There’s no definite answer. It’s your call. Your game. This is the fun of the game. It gives you the framework what you can do and what you can change.
You can change something like the followings.

  • Use different types of the jigs, different types of actions.
  • Go lighter with 150g jig.
  • Use thinner leader, #6 instead of your normal #10. It helps jig to move more naturally, especially with a light jig.
  • Go even ligher with 100g jig if you have 603-2 rod.
  • Put on a smaller profile jig like Gawky.
  • Go slower with 260g Gawky or Cranky.
  • Forget slow pitch and go with Daiwa TG Bait. — Will talk about it later
Seafloor Control Gawky

Using 260g or heavier Gawky in shallow water is a real thrill. Because there’s less influence of currents in shallow water, the jig feels lighter. You can dance with 260g or even 300g with 603-3 with ease. And the rocks in shallow water host some big fat groupers and they can hit you out of nowhere. It actually happens quite often. Gawky works so well with bottom fish. Because there are more sharp edges in shallow water, it’s tricky to bring them home with a light tackle.

What if you want to use a smaller jig?

Daiwa TG Bait

OLYMPUS DIGITAL CAMERAForget slow pitch jigging. There are times and fish that make bites only on small baits. But if you go too light and lose the balance with your rod, it doesn’t work anyway except times when the fish is active and bites on anything. So forget slow pitch jigging and go small.
The small jig we found very effective is Daiwa TG Bait. It’s tungsten metal. Its specific gravity is 1.7 greater than lead which other jigs are made of. So for the same weight, tungsten can be 60% smaller than lead. It does not really have to be a slow pitch jig. You can use it like slow pitch or high pitch, or anything else. You can use a spinning reel too. “Crazy Shake” and tip-flipping this jig can be red hot sometimes.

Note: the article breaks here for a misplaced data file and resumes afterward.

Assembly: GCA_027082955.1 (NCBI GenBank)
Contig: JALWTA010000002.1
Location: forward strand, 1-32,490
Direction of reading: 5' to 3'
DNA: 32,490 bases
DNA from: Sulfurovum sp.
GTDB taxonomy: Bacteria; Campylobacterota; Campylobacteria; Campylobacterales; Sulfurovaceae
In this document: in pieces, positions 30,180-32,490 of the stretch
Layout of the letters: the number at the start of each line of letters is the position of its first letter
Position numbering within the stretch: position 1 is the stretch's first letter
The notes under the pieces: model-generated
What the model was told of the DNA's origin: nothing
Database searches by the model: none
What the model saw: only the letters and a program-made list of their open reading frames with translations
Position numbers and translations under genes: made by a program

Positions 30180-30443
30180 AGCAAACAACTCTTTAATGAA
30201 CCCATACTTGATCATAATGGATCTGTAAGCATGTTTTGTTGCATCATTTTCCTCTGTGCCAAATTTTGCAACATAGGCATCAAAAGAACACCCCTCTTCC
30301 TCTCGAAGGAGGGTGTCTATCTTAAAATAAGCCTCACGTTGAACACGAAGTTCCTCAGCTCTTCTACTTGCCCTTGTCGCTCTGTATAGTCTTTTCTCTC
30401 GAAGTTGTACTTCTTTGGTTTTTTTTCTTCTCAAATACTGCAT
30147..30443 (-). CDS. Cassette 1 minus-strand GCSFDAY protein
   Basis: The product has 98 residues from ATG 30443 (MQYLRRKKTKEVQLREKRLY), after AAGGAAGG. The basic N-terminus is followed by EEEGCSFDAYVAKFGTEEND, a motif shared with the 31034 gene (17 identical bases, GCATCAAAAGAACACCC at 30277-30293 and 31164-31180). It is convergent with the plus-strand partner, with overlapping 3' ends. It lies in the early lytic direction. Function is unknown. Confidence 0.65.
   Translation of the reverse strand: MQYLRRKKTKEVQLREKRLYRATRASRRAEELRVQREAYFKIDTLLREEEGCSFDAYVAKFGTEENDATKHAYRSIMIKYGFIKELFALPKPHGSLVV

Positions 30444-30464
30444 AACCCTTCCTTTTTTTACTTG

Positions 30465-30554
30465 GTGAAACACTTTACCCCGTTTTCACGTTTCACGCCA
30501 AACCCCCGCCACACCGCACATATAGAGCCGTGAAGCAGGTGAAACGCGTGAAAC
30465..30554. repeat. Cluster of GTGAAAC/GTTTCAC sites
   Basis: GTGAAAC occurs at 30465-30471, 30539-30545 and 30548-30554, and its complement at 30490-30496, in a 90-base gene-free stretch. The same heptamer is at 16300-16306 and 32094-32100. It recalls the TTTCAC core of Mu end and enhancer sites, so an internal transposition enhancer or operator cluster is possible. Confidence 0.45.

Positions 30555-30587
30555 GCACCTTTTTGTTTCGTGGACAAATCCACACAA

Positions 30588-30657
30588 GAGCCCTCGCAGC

The Crazy Shake is shown in the video below. Tip-flipping is like using only the tip to flip the jig. The intervals between pitches are bound to be short, but keep the reeling small like 1/2, 1/4 or 1/8 crank for every pitch.

With hi-speed jigging, when the fish wouldn’t chase the fast-moving bait, that’s the end of it.

The idea of this shaking and tip-flipping is to move the jig and to stay in the same depth at the same time. The jig shakes its head and slowly swims upward little by little, giving fish more time to come to bite.

Here’s a video that my friend does the Crazy Shake. I think he created this method on his own. And it works! He shakes like crazy but look how slowly he reels. So the jig is almost stationary in the water but shaking the head like it’s feeding.

  1. Amro
    Amro08-08-2016

    what do you think about slow jerker 603-5? I have rector jigs 180-240gm and gawky 380gm.

    • Totos
      Totos08-09-2016

      603-5 is as dandy as other models. It’s right in the money for those jigs.

      • Luke Ryan
        Luke Ryan10-24-2016

        Wot slow jerker for cranky 130-200g jigs?

        • Totos
          Totos10-29-2016

          Sounds like 603-3.

          But jig weight is just a part of water resistance the rod has to work against.
          How deep is your main field?
          How vertical can you stay? Are you free-drifting, sea-anchored, or you have a captain controlling the drift?

  2. Fernando Areias
    Fernando Areias12-06-2016

    Hey Totos, I’m getting started with Slow Jigging, I’m from Brazil and we jig a lot, but always speed jigging, we usually fish from 60 to 100m. Normally we use jigs from 200 to 250g so they can get to the bottom faster and help us with the vertical alignment of the boat.
    I’m looking to buy a Blue Heaven L30hi with Poseidon Slow Jerker, I’m just worried about the Jig weight. What do you think? 603-4 or 603-6? The question is, what’s better for slow jigging technique, to use a 603-4 with 250g (above average) or a 603-6 with a 200g (below average)? Thank you so much and congratulations with this website, really great information here.